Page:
A-Levels 2020 - What the Hell is Going On?
Updated: May 5, 2020
On the 18th of March, it was announced that all schools in England would be closing for the foreseeable future, and as result of that decision, GCSEs and A-Levels scheduled for May and June would not take place.
From the second it was broadcast, Twitter was awash with polarised voices - lots were ecstatic, many were upset. The majority were just confused. In the space of five minutes I saw no less than a hundred messages asking what the hell was happening. Nobody even knew if we would still be awarded grades.
At first, I was completely baffled. There was Boris Johnson, saying these words, waving his hands, explaining to the nation what would happen, and my brain could barely process it. I'd known schools were going to close - if you thought anything else by that point you were just an idiot - but I hadn't expected for him to also say that our exams were cancelled. And I certainly didn't expect him to just drop the bombshell and leave.
There was no follow up, no 'more information will be available soon', just the suffocating, crushing knowledge that the exams I'd worked so hard to sit weren't taking place, and nobody knew what I'd have to do instead. My mum was just watching me quietly, no doubt wondering how I was taking it.
If you hadn't already guessed, I burst into tears.
Those next few days was the most confusing time I think any Year 13 or Year 11 has had in their entire lives. There were multiple theories - we would have to resit the year, universities would take us without any grades - and though my rational brain knew they were just rumors, my anxiety ridden stupid brain was willing to take anything at face value and spiral into an even bigger state of confusion.
I think the fact that there was no clarification until we were well into April didn't help. Those who were excited about not having to sit exams didn't really seem to care, but for those of us who were upset by the news, we were constantly checking the internet for even the smallest of slivers of information. We needed to know, and we needed to know now.
Fortunately, advice was finally published by the government around a week and a half into April, and ever since I've had multiple people (mainly family members looking for polite conversation on the phone) ask me what's going on. At least now we know what our options are, anyway.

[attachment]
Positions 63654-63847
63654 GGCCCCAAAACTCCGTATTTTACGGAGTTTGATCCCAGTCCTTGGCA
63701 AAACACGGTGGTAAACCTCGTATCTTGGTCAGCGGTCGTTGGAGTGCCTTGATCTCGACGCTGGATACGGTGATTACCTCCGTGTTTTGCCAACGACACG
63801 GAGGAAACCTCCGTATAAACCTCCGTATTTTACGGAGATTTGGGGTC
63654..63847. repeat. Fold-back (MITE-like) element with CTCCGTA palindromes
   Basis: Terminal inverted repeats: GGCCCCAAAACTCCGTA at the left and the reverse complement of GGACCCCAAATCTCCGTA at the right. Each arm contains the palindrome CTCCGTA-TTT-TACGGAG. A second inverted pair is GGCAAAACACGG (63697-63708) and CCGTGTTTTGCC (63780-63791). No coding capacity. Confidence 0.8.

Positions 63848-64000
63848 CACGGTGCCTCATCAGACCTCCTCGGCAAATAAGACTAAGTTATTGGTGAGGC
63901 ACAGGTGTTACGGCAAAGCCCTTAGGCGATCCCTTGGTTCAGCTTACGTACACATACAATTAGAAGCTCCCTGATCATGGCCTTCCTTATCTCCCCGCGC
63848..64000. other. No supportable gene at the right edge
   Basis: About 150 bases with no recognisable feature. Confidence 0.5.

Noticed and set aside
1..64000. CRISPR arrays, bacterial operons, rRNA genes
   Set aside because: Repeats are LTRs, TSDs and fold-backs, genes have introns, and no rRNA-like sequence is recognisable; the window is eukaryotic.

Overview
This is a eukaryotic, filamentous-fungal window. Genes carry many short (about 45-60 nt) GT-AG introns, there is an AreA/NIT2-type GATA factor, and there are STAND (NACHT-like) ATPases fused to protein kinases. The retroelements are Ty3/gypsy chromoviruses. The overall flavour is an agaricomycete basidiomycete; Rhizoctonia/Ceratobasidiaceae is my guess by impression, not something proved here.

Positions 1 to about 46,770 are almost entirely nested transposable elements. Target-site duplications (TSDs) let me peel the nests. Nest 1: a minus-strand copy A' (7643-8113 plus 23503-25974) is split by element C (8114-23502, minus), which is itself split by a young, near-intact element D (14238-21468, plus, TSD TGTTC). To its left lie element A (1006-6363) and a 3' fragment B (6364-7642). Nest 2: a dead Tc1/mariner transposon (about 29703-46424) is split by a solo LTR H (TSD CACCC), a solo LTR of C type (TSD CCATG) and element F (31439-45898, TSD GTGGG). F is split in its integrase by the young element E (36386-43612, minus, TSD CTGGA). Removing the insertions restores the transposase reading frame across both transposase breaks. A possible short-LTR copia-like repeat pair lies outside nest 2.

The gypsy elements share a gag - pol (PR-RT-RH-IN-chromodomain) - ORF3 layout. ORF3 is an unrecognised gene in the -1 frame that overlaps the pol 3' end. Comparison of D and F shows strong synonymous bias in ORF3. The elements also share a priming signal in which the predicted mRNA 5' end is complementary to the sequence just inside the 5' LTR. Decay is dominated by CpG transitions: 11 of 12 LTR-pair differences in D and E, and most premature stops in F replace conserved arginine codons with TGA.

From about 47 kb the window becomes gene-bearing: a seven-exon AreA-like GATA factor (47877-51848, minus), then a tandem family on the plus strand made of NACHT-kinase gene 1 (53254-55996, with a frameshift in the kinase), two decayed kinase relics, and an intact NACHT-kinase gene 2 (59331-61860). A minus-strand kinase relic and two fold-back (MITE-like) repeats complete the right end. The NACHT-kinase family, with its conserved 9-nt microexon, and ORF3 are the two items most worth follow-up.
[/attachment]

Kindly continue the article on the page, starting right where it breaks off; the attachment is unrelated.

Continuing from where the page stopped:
Automatic Awarding of Grades
The government's main ambition was that all students due to take exams this year would still receive their grades, and they wanted those grades to be in line with what they would roughly have expected to have achieved had they actually sat the papers. In doing so, these grades would be indistinguishable from grades of previous years, and the so called 'corona cohort' would only be identifiable to an employer if the applicant chose to tell them themselves.
Naturally, there were a lot of questions about how the government expected to achieve this. Indeed, many people did not believe it would a respresentative process. In trying to fix that, the Department for Education stated that awarded grades would be based on a combination of teacher assessment and prior attainment. For those doing GCSEs, that would mean extrapolating SATs results and using any previous qualifications they had achieved. For those at A-Level, that would mean GCSE results.
There was, and still is, a lot of panic over teacher assessment. The government stated that this would take place via a careful assimilation of test scores of individual modules, including mocks. The inclusion of mocks set a lot of people, including myself, into a panic; most students don't tend to bother with mocks, even though we're encouraged to by our teachers, because we don't see much of a need for them. Indeed, our mocks occurred in January, the first 2 weeks back after Christmas, during which I and many friends had attended lots of interviews for university, and many had completed additional work experience. In short, very few of us actually put in any effort.